The number of Riverina residents accessing their superannuation early has continued to rise, with just under 20,000 people withdrawing a total of more than $196 million.
The federal government's emergency measure designed to help people under financial pressure saw the average Riverina applicant withdraw $7526, with 3597 people completely draining their account.
Riverina MP Michael McCormack said the early super access scheme was "well received" as a response to "unprecedented economic challenges".
Labor duty Senator for the Riverina Deborah O'Neill said it was a "disgrace" that thousands of families in the region now had no retirement savings when wages were stagnant and employer super contributions would not rise.
The previous September figures found 17,313 Riverina residents had dipped into their superannuation funds early, with 3273 people draining their accounts entirely.
Navigate Advisors director and senior financial planner in Wagga, Gavin Lamb, said the future impact on people who accessed their super early would depend on how they spent the money.
"The pro [of early access] is of course if you need the money, you need the money and you would hope that individual households have the financial acumen to know whether they need it or not," he said.
"By accessing it, you would hope that it gets used wisely. We have heard stories, anecdotally, in the community of young people taking it out and buying a new car; that's not necessarily the best use of the money for the economy of for themselves as cars are a great loss-making asset in the short term.
"The long-term implications of that $10,000 being withdrawn are pretty significant, depending on how old you are it could be 40 to 60 grand lost because of the 10 grand you took out. I would hope people used that money to keep the wolves at bay as it's not meant to be a spending spree, just for food shelter and medical issues."
Mr Lamb said the government's overall financial response to the pandemic was "exemplary" and the superannuation early access was "a single part of many".
The Riverina figures were part of a Industry Super Australia study that was produced as part of a campaign for a legislated increase to employer superannuation contributions.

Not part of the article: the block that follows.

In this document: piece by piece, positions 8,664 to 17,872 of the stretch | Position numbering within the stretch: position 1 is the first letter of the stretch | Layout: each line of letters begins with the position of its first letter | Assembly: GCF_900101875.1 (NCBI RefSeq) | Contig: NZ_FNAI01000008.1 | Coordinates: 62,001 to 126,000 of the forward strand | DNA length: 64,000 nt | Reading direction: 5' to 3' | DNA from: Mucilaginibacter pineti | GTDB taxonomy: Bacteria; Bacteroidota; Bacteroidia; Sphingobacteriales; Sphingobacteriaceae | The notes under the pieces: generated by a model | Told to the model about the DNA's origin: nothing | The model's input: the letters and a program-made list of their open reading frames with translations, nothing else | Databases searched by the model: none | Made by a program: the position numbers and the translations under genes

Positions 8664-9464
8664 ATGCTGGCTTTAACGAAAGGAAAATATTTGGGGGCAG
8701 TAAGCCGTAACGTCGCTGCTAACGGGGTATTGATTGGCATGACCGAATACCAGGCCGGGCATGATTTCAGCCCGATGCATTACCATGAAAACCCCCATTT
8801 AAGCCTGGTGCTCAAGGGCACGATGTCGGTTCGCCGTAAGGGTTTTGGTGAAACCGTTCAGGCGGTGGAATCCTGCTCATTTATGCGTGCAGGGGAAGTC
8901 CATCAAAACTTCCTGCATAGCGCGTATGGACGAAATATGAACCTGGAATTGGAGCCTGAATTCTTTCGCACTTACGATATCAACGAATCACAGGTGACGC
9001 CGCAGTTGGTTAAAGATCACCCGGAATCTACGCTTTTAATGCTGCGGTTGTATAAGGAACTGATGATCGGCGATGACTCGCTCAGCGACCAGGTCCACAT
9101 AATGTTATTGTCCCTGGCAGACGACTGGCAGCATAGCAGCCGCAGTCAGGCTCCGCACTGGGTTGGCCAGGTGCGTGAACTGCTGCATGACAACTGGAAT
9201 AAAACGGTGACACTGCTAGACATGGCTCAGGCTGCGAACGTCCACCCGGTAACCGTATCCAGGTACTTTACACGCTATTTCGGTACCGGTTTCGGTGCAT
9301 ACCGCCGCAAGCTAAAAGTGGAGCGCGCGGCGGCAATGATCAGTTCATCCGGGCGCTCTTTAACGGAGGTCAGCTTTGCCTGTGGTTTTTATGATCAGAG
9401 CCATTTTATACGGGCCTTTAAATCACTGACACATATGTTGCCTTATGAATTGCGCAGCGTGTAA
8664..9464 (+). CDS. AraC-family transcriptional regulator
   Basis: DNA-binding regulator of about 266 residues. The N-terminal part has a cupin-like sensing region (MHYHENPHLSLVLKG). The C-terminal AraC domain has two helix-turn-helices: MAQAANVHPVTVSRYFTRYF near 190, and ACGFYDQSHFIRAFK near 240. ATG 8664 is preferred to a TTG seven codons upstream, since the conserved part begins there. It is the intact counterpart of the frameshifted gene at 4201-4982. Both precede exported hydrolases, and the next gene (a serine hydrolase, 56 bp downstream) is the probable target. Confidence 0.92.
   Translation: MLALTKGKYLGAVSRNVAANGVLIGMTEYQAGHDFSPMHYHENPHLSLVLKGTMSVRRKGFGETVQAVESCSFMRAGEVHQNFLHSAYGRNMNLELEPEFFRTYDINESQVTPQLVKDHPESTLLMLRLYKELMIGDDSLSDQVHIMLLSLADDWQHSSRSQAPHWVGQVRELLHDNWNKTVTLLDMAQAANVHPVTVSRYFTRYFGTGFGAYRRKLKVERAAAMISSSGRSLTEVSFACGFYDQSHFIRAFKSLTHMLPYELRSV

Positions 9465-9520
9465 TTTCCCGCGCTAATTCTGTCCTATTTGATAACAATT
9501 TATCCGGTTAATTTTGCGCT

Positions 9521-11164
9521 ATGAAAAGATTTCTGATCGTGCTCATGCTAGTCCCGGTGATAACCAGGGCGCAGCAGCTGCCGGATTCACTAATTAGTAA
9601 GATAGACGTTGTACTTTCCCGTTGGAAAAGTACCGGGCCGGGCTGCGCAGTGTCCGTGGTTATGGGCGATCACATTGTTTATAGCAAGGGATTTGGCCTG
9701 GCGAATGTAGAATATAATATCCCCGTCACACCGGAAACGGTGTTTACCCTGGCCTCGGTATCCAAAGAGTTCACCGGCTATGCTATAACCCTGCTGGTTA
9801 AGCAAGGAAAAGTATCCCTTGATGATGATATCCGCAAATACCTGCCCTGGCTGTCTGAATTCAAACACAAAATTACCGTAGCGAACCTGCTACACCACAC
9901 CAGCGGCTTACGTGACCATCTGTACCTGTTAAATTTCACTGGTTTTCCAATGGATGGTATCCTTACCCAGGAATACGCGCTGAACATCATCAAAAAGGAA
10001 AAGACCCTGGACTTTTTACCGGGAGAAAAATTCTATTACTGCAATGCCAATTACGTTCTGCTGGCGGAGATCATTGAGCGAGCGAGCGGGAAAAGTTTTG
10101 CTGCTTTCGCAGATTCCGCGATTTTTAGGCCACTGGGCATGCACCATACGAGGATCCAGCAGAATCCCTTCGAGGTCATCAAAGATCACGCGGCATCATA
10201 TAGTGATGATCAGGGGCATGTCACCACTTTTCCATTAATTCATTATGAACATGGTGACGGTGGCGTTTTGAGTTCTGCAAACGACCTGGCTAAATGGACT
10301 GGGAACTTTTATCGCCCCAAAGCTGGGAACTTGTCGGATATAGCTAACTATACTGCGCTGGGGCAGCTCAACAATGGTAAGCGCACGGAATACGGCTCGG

The government has not guaranteed that it will use the May budget to proceed with a employer superannuation contribution increase from 9.5 per cent to 10 per cent on July 1.
"The young Riverina workers who sacrificed their retirement savings to support themselves during a global pandemic had been promised the government would give them a super boost," Industry Super Australia chief executive Bernie Dean said.
"Ripping it away from them would be a cruel double blow, it would leave them with far less at retirement and saddle these young workers with a whopping pension bill they pay for through higher taxes."
"Riverina workers have a right to know if their local MP, Michael McCormack, backs a secret plan to cut super and to lump tens of billions in higher pension costs around their necks."
Mr McCormack said the early release of super scheme "has been very well received by Australians" and "has been a lifeline for millions of Australian families doing it tough during the pandemic.
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"For many, being able to withdraw a portion of their own money has let them pay down mortgages to keep a roof over their heads and to put food on the table," he said.
"The scheme was not compulsory; this is a flexible option and almost three million Australians weighed up the decision and decided that withdrawing their super was the best financial decision for them.
"This isn't pocket money, or taxpayers' money, which the government can decide what Australians should or shouldn't spend it on. This was an urgent measure to help during unprecedented economic challenges.
"We know the majority of Australians have spent this money paying down their mortgages, paying down debt and paying off credit cards."
Senator O'Neill said the "3597 residents of the Riverina who had a retirement safety net now have a $0 balance" had created "a lot of Australian families at risk".
"Riverina residents who are doing it especially tough and had to access their super early did so under the promise that this Liberal National government would look after them in their retirement, with a decent income. But that's not what is happening," she said.
"Michael McCormack's solution to help Riverina Residents who accessed their superannuation early is to further undermine their future retirement with the decision not to go ahead with the legislated increase in superannuation on July 1. It's a disgrace.
"Setting all Australians up properly for retirement is just not on the agenda of this incompetent government."